Large nonprofit service organizations have found themselves in an ironic bind during the COVID-19 crisis.
Their size and reach allow them to get assistance quickly and efficiently to people in need. But their status as organizations with more than 500 employees also means they are locked out of federal pandemic aid under the CARES Act, which excludes such organizations from applying for forgivable loans.
One of the affected nonprofit organizations in Illinois is the YMCA of Metro Chicago, which serves more than 220,000 individuals and families at their 14 Y centers, five overnight camps and dozens of extension sites in the Chicago area. During the pandemic, the Y has converted gyms and basketball courts into emergency homeless shelters, offered food and supplies to families in need, distance learning for children, and child care for essential workers.
“For us, it’s two priorities: service and survival,” said Richard Malone, president and CEO of YMCA of Metro Chicago. “Already we have closed three of our main YMCA locations … and without more financial assistance from the federal government it’s very likely we’ll have to look at closure of more programs and more locations.”
Bryan Zarou, director of public policy and advocacy at Forefront, a statewide association representing grant-makers and nonprofit organizations, said that while philanthropic organizations have been trying to fill the gaps created by the coronavirus-induced financial crisis, “philanthropy is really there for innovation … it can never be a replacement for government money. So government needs to step up and step up big … They cannot fill in that gap, they cannot be there for the long term.”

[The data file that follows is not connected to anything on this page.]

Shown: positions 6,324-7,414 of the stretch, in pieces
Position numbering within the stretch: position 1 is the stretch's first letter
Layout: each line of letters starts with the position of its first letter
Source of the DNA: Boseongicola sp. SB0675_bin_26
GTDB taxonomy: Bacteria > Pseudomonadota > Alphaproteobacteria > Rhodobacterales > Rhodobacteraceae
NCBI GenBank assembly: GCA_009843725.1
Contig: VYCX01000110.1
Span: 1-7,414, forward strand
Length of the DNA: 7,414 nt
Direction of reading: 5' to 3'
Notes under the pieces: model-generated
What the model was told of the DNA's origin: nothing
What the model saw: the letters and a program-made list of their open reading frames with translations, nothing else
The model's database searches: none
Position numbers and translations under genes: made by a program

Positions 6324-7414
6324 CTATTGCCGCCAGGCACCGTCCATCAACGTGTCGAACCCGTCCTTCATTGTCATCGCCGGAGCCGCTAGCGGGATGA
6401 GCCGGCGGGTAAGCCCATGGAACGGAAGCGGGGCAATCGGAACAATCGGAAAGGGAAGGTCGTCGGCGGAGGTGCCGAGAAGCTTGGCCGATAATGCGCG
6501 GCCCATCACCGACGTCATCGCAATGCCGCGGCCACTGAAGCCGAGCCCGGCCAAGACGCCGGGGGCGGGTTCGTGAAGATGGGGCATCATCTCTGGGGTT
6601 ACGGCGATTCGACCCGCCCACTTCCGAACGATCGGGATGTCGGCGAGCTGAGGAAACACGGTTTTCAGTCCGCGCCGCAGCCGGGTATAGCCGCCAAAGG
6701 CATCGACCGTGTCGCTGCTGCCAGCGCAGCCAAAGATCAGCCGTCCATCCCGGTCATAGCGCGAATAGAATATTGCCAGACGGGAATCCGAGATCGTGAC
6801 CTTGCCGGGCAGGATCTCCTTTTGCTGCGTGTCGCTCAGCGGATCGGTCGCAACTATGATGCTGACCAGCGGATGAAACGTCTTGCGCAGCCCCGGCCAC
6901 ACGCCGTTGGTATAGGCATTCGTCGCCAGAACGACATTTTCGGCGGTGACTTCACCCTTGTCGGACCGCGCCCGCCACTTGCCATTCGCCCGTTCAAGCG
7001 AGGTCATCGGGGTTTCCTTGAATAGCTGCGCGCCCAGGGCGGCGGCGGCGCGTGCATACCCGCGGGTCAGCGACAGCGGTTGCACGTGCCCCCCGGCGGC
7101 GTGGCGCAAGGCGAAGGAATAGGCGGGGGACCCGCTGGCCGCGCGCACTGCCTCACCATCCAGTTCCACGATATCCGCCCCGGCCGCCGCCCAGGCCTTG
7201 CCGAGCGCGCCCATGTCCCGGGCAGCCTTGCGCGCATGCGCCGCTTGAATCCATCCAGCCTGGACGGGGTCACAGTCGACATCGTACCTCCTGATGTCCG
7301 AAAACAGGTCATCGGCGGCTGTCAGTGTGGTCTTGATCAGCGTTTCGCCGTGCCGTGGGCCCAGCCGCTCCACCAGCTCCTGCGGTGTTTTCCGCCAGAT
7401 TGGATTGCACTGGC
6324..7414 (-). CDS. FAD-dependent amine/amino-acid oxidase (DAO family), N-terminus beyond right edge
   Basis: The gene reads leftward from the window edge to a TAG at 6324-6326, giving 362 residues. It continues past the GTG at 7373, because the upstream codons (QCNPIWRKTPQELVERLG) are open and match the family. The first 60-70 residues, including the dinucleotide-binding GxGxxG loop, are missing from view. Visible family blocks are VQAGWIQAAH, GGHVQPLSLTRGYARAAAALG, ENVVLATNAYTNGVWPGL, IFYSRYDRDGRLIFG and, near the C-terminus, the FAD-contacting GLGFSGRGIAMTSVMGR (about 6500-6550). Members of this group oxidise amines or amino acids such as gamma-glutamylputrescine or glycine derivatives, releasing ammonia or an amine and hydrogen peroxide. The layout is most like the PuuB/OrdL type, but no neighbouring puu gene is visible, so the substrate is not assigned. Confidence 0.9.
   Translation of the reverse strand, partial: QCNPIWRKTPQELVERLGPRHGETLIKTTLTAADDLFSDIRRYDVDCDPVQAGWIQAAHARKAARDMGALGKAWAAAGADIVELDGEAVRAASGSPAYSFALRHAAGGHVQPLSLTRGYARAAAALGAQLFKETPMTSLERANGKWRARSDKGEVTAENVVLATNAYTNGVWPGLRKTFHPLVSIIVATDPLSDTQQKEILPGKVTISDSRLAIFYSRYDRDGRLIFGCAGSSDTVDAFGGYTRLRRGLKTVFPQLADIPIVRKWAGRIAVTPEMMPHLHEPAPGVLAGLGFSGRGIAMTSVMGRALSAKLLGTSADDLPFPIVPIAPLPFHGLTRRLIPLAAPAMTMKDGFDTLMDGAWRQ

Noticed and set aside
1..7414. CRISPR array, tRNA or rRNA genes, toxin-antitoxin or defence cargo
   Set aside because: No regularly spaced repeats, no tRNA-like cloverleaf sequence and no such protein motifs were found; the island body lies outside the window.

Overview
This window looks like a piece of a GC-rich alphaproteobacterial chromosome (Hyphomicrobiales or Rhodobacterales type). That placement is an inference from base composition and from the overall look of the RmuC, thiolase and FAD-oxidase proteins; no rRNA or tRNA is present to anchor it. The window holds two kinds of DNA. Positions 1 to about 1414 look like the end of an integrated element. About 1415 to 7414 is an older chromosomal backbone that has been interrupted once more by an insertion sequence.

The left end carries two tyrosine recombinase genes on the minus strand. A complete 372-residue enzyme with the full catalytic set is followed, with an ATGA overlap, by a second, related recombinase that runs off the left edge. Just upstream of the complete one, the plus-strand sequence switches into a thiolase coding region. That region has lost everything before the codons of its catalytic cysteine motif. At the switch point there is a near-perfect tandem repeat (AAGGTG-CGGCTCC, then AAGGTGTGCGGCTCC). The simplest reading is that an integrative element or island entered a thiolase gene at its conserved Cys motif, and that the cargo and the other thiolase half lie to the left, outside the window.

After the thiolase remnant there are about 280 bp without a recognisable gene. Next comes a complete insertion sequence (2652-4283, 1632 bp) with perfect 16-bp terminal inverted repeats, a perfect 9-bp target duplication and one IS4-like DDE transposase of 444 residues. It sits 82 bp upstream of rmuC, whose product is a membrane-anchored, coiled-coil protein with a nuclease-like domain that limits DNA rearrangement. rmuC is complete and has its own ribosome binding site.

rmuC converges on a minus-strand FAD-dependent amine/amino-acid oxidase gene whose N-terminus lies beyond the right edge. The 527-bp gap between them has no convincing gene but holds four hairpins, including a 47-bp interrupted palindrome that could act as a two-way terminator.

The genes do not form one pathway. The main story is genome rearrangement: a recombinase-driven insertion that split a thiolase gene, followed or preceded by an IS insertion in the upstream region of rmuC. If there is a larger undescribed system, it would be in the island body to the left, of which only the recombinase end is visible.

Zarou notes that organizations like the YMCA, Thresholds, UCAN and the Heartland Alliance are doing work in spaces that the government already is absent from. “They’re serving our most vulnerable populations … what would happen if these organizations were to close their doors? Where would these people go? Will the government be effective at serving those people? I don’t think so,” he said.
Malone said that while philanthropic assistance has been forthcoming, it isn’t enough to keep the YMCA from having to make cuts. “We’re really fortunate to be able to get financial assistance from philanthropy … there’s really nothing coming from the federal government for large nonprofits,” he said.
Malone agrees that the people most hurt by the gap in coverage will be the people his organization serves already. “The people who will suffer the most … is really the people who have been disproportionately affected by the pandemic and the financial crisis,” he said.